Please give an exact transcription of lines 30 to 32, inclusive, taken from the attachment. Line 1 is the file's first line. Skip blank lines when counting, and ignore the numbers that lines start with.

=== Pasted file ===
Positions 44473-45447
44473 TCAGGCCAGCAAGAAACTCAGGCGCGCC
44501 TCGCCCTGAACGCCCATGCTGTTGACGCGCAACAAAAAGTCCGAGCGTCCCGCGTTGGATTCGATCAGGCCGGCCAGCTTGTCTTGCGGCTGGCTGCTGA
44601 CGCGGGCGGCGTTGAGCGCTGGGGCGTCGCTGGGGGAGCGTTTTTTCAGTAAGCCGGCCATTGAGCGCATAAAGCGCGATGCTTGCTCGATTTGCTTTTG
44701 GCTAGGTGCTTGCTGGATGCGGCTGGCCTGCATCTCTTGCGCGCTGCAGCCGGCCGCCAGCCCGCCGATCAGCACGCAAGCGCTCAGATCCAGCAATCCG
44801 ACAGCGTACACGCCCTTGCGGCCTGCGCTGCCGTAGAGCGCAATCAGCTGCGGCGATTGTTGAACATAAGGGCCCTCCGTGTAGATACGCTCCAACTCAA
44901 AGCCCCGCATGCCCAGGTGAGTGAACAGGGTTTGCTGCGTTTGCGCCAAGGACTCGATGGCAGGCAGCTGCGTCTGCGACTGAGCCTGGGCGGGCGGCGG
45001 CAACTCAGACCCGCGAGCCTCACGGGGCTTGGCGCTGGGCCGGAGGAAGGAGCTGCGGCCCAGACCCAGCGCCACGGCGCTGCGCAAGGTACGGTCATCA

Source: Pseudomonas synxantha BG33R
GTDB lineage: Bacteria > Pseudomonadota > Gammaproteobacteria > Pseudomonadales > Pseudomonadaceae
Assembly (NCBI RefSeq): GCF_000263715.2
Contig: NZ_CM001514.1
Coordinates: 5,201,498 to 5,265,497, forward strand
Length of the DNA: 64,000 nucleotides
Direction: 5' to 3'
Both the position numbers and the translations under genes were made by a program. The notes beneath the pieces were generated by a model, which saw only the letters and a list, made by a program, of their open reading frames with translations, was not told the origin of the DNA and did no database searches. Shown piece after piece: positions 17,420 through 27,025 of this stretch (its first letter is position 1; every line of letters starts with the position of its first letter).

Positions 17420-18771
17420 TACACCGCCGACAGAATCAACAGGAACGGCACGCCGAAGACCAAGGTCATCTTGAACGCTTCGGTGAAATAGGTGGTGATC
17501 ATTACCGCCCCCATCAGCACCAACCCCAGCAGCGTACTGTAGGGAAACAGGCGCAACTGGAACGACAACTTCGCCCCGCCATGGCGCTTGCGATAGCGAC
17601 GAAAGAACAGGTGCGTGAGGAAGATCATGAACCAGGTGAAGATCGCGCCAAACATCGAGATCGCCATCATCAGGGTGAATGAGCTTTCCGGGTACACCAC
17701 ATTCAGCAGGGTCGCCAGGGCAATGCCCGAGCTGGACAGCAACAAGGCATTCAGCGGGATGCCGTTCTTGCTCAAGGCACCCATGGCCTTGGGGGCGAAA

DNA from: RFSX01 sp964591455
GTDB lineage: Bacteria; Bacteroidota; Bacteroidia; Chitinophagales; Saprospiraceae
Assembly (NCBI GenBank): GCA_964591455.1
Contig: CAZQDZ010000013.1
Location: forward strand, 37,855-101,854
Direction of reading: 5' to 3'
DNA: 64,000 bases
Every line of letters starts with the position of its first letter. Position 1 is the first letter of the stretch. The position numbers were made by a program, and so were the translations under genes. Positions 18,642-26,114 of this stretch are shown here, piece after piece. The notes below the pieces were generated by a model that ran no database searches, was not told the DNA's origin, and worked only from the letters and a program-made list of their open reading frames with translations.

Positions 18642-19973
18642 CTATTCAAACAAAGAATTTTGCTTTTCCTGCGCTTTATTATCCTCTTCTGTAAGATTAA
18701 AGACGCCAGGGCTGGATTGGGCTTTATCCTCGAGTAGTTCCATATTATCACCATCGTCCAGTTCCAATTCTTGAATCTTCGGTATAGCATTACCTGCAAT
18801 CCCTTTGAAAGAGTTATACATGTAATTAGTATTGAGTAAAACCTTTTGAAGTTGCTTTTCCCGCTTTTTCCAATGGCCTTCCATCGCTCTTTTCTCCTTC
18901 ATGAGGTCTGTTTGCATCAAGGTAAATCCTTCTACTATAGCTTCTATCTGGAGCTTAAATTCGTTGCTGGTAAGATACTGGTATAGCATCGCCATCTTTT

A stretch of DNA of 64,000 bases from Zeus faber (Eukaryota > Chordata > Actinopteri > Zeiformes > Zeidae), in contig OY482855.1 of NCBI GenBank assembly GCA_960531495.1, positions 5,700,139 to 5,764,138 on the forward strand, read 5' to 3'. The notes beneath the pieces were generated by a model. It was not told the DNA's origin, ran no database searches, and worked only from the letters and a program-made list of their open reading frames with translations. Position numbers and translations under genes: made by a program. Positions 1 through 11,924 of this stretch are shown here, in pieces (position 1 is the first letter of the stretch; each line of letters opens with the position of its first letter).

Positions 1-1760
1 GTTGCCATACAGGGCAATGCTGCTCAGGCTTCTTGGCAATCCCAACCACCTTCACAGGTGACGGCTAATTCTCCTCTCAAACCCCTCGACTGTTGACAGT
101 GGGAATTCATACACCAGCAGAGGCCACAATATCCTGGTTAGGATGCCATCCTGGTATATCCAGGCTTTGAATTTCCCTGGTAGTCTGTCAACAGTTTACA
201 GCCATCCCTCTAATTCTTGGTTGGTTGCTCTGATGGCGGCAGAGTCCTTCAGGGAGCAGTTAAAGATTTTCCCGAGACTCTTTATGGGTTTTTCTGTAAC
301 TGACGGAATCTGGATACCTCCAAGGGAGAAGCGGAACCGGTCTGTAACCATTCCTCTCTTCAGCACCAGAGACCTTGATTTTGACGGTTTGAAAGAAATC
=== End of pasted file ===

Positions 18642-19973
18642 CTATTCAAACAAAGAATTTTGCTTTTCCTGCGCTTTATTATCCTCTTCTGTAAGATTAA
18701 AGACGCCAGGGCTGGATTGGGCTTTATCCTCGAGTAGTTCCATATTATCACCATCGTCCAGTTCCAATTCTTGAATCTTCGGTATAGCATTACCTGCAAT